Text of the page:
Chapter 8: Memory
Chapter 8: Memory Psych 101
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This 7 page Class Notes was uploaded by Brooke McGloon on Wednesday February 3, 2016. The Class Notes belongs to Psych 101 at James Madison University taught by Dr. David Daniel in Summer 2015. Since its upload, it has received 42 views. For similar materials see Introductory Psychology in Psychlogy at James Madison University.
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Date Created: 02/03/16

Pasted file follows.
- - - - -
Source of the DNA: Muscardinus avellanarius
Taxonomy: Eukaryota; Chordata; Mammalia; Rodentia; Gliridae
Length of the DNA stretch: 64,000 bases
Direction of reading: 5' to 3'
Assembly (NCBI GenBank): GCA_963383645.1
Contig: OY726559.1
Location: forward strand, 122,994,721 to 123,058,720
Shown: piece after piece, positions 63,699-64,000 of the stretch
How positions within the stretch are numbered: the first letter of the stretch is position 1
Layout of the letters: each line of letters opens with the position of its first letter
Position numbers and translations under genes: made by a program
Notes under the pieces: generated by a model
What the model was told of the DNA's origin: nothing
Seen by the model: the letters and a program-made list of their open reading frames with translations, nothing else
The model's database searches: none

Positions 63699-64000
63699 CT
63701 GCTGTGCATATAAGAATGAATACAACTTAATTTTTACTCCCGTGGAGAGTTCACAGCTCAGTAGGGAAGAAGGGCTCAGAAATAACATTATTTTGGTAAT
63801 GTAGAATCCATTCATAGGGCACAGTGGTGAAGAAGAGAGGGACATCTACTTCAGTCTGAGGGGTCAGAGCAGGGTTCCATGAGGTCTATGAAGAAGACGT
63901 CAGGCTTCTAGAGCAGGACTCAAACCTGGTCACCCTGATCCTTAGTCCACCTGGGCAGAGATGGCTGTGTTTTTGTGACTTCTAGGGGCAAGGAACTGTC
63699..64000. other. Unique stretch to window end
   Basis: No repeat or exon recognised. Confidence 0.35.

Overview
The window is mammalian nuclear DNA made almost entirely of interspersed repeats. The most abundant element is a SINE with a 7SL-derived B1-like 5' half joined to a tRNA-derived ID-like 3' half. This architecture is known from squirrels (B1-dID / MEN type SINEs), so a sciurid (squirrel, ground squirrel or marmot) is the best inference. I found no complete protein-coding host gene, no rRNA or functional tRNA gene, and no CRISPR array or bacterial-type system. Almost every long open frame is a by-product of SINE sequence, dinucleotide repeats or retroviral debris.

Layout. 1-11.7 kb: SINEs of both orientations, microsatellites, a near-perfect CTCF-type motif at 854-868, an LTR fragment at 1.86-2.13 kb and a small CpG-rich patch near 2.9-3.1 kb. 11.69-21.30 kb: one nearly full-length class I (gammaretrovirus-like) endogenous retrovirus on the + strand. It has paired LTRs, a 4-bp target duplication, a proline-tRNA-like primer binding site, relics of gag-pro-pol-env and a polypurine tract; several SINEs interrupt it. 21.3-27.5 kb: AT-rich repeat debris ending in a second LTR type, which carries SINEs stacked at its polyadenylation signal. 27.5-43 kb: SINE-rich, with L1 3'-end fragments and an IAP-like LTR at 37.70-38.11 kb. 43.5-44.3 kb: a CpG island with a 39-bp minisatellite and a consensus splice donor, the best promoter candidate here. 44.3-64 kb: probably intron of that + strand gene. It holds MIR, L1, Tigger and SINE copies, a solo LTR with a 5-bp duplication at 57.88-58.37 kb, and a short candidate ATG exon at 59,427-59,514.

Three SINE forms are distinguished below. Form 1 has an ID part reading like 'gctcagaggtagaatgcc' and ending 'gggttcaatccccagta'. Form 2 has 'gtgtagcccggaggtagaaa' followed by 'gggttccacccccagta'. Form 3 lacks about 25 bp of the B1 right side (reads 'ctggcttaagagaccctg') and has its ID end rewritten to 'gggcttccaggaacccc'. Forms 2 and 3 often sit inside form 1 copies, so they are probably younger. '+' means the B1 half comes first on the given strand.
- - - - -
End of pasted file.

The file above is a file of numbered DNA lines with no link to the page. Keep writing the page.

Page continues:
Psych 101 Memory - The learning that has persisted over time—information that has been acquired, stored, and can be retrieved - the use of past experience to affect or influence current behavior - Measures of retention o Recall: retrieving information that is not currently in your conscious awareness but that was learned at an earlier time (a fill-in-the-blank question tests this) o Recognition: identifying items previously learned (a multiple-choice question tests this) o Relearning: learning something more quickly when you learn it a second or later time—when studying for a final exam or engaging in a language used in early childhood, you will relearn the material more easily then you did initially - Information-processing models are analogies that compare human memory to a computer’s operations—to remember any event, we must… o Get information into our brain (encoding) o Retain that information (storage) o Later, get the information back out (retrieval) - Different then a computer’s, our dual-track brain processes many things simultaneously (some of them unconsciously) by means of parallel processing - Connectionism (one information-processing model) o Views memories as products of interconnected neural networks o Specific memories arise from particular activation patterns within these networks o Every time you learn something new, your brain’s neural connections change, forming and strengthening pathways that allow you to interact and learn from your constantly changing environment - (1968) Richard Atkinson and Richard Shiffrin proposed another model to explain our memory-forming process (3 stages) o We first record to-be-remembered information as sensory memory o Then, we process information into short-term memory, where we encode it through rehearsal o Finally, information moves into long-term memory for later retrieval - Others have updated this ^ model to include working memory and automatic processing - This stage is not just a temporary shelf for holding incoming info—it’s an active desktop where your brain processes info, making sense of new input and linking it with long-term memories - Working Memory: a newer understanding of short-term memory that focuses on conscious, active processing of incoming auditory and visual- spatial information, and of information retrieved from long-term memory - Things you read might enter working memory through vision or you may repeat info using auditory rehearsal - As you integrate these memory inputs with your existing long-term memory, your attention is focused (Baddeley suggested a central executive handles this focused processing (2002)) - Without focused attention, information often fades—sometimes Google replaces rehearsal - Atkinson and Shriffin’s model focused on how we process our explicit memories: facts and experiences that one can consciously know and “declare” (declarative memories) - We encode explicit memories through conscious effortful processing - Other information skips the conscious encoding track and barges directly into storage, this is unconscious encoding of incidental information, such as space, time, frequency, and of well-learned info, such as word meanings (automatic processing—happens without our awareness), this produces implicit memories: retention independent of conscious recollection (nondeclarative memory) - Our implicit memories include procedural memory for automatic skills (riding a bike!) and classically conditioned associations among stimuli (automatic) o Space o Time o Frequency Memory operates through 5 Steps: 1) Sensation: have to sense info in order to put it into brain 2) Attention: 3) Encoding 4) Storing 5) Retaining the info Context effects TYPES OF MEMORY Sensory memory: where everything goes—everything you sense Stays there until you decide if its relevant or not (brief duration, 250-500 mil) Precategorical, no perception—haven’t made meaning of it To categorize something, have to go through whole system If important, you’ll pay attention to it, then goes to short-term memory Iconic memory: Echoic memory: Short-term memory Limited duration (last 3-20 sec, if you don’t do anything to it)—stays with maintenance rehearsal Chunking: meaningful bits of information Limited capacity (7+ or – 2 chunks of info) Maintenance rehearsal: move to long-term memory (memory strategies o Organization: using categories/relationships to reorder and put items in ways to be remembered o Elaboration: linking items to be remembered in image or sentence (eggs/milk- cow having egg—linking the two) o Visual imagery o External memory aids: lists, timers, strings, something out of place (lower ability to memorize) THE BRAIN PARTS (many parts of the brain interact as we encode, store, and retrieve information that forms our memories) The Hippocampus and Frontal Lobes - The network that processes and stores your explicit memories for facts and episodes - Processing sites for your explicit memories - Many brain regions send input to your frontal lobes for working memory processing - Left frontal lobe: recalling a password and holding it in working memory - Right frontal lobe: calling up a visual party scene - The hippocampus, a temporal-lobe neural center located in the limbic system, is the brain’s equivalent of a “save” button for explicit memories (names, images, events are laid down via ^) - Damage to the hippocampus therefore disrupts recall of explicit memories - Left-hippocampus damage: people have trouble remembering verbal information - Right-hippocampus damage: have trouble recalling visual designs and locations - Sub-regions of the hippocampus: o One part is active as people learn to associate names with faces o Another part is active as memory champions engage in spatial mnemonics o The rear area, which processes spatial memory grows bigger the longer a London cabbie has navigated the maze of streets - Memories are NOT permanently stored in the hippocampus—it acts as a loading dock where the brain registers and temporarily holds the elements of a remembered episode (its smell, feel, sound, and location), then memories migrate for storage elsewhere The Cerebellum and Basal Ganglia - Automatic processing, implicit memories (skills and conditioned associations) - The cerebellum plays a key role in forming and storing the implicit memories created by classical conditioning—with a damaged cerebellum, people cannot develop certain conditioned reflexes - Implicit memory formation needs the cerebellum - The basal ganglia, deep brain structures involved in motor movement, facilitate formation of our procedural memories for skills (ride a bike) - The basal ganglia receive input from the cortex but do not return the favor of sending information back to the cortex for conscious awareness of procedural learning - These parts help explain why the reactions and skills we learned during infancy reach far into our future - Our conscious memories of our first three years are blank (infantile amnesia) o We index much of our memory using words that nonspeaking children have not learned o The hippocampus is one of the last brain structures to mature The Amygdala - Our emotions trigger stress hormones that influence memory formation - When we are excited or stressed, these hormones make more glucose energy available to fuel brain activity, signaling the brain that something important has happened - Stress hormones provoke the amygdala to initiate a memory trace in the frontal lobes and basal ganglia and to boost activity in the brain’s memory- forming areas - Emotional arousal can sear certain events into the brain, while disrupting memory for neutral events around the same time - Emotions often persist without our conscious awareness of what caused them (evident in amnesia patients) - Significantly stressful events can form almost indelible memories (wartime ambush, rape) - “Stronger emotional experiences make for stronger, more reliable memories” and weaker emotions mean weaker memories - Memory serves to predict the future and to alert us to potential danger - Emotion-triggered hormonal changes help explain why we long remember exciting or shocking events - Flashbulb memories: a clear memory of an emotionally significant event/moment Proactive interference Memory Processing Automatic o Things that you don’t have to think about (driving a car after a couple year of experience, listening to someone talk in your first language) Control o Things you have to pay attention to, think about to do (when you first learn to drive a car, when your learning a lesson in a different language —you first interpret then learn) Levels of Processing: - Depth of processing affects our long term retention - The deeper, more meaningful the processing, the better our retention - If new information is not meaningful or related to our experience, we have trouble processing it Shallow Processing - Very basic level - A word’s letters - (Structural) is the word in capital letters? Intermediate Processing: - A words sound - (Phonetic) does the word rhyme with? Deep Processing: - Meaning of the words - (Semantic encoding) would the word fit into the sentence? Distributed practice: - We retain information better when our encoding is distributed over time - Spacing effect: distributed practice (equals better long-term recall) (beats cramming) - Spreading your learning over several months, rather than over a shorter term, can help you retain information for a lifetime - One effective way to distribute practice is repeated self-testing (the testing effect) - Its better to practice retrieval than to merely reread material State-dependent memory Mood-congruent memory: the tendency to recall experiences that are consistent with one’s current good or bad mood Serial position effect: our tendency to recall best the last (recency effect) and first (primacy effect) items in a list Primacy effect: You remember things/names/words at the beginning of a list because that’s what you took the most time to repeat in your head (most likely to be in long-term memory so you can remember after distraction) Recency effect: You remember things/names/words at the end of a list because they are the ones you have heard/seen most recently (they are in your short-term memory so can be forgotten after a delay or distraction Memories: - When we retrieve memories, we reweave them, incorporating info we imagined, expected, saw, and heard after the event - This The misinformation effect (the imagination effect) Exposed to misleading information, we tend to misremember Example: Eyewitness reconstruct memories after a crime or accident (smashed (much faster and shattered glass) and hit (not as fast and no glass), different results in speed and if the glass broke or not—words changed memory of event) Words can get woven into memory and people think they actually saw it (yield sign/stop sign) It can influence later attitudes and behaviors Even repeatedly imagining not existent actions and events can create false memories Digitally altered photos have also produced this imagination inflation The human mind seems to come with built-in Photoshopping software False memories: thinking something is in a list of things because it goes a long with the gist of the other words (thinking sleep was in the list of these words: tired, pillow, bed, alarm, mattress, dreams because it goes along with the overall concept) Source amnesia: (source misattribution): - Heart of many false memories - Attribution of an event to the wrong source we experienced, heard, read, or imagined - DRM paradigm: (sleep) not on list but related to other words or gist of sequence - 25 % of people can be convinced that they were lost in the mall as a child - *Cornell professor (sam stone experiment) - Michaels case - Mick Martin- Cali, Nickels???? - Suzies case - Kids saying no to cards than after being re-asked they said yes with lots of perceptual detail - Source amnesia: o Leading questions o Repeated questions and time lapse (now familiar) o Source misattribution o Recovered memories - Eileen Franklin: o In therapy for emotional distress o Led to believe that she had memories from childhood that had been repressed (her father sexually abusing her and her friend and murdered her friend (20 years earlier)—he served 5 years in prison) Repression: A defense mechanism that operation unconsciously to prevent conscious recollection of disturbing events - Originates with Freud - Ongoing debate BUT research suggests that repression rarely, if ever, occurs - A memory from childhood is unlikely to be recovered accurately years later - Emotional events are more likely to be remembered - APA: “it is impossible to distinguish true memory from a false one”—so cannot convict on this! Loss of memory: AMNESIA: the loss of memory - Most suffering from amnesia lose explicit memory but retain implicit Retrograde Amnesia: Can make new memories, but cannot remember the past Very rare!!!! Anterograde amnesia: Can remember past (mostly) but cannot make new memories Most common Live in short-term memory (30 seconds) Causes of amnesia: Brain damage (by injury or disease) o Temporal lobe o Hippocampus Psychological causes (dissociative amnesia) o Rare (may not be permanent) o Type of retrograde amnesia o Fugue state: temporary loss of identity and autobiographical memory Korsakoff’s Syndrome Result of chronic alcoholism (B, deficiency) Unable to form new long-term memories Anterograde amnesia H.M. Suffered from severe epilepsy 1953 Scoville removed 2/3 of hippocampi and other areas of the medical temporal lobe Anterograde amnesia Some retrograde amnesia Clive Wearing Encephalitis caused damage to hippocampus Anterograde with some retrograde amnesia Procedural memory largely intact (piano) Cannot transfer memory from STM to LTM (no new memories) Remembers wife Diary (series of things written, crossed out, and same thing written over and over again (8:00 I am awake, cross out, 9:00 now I am awake)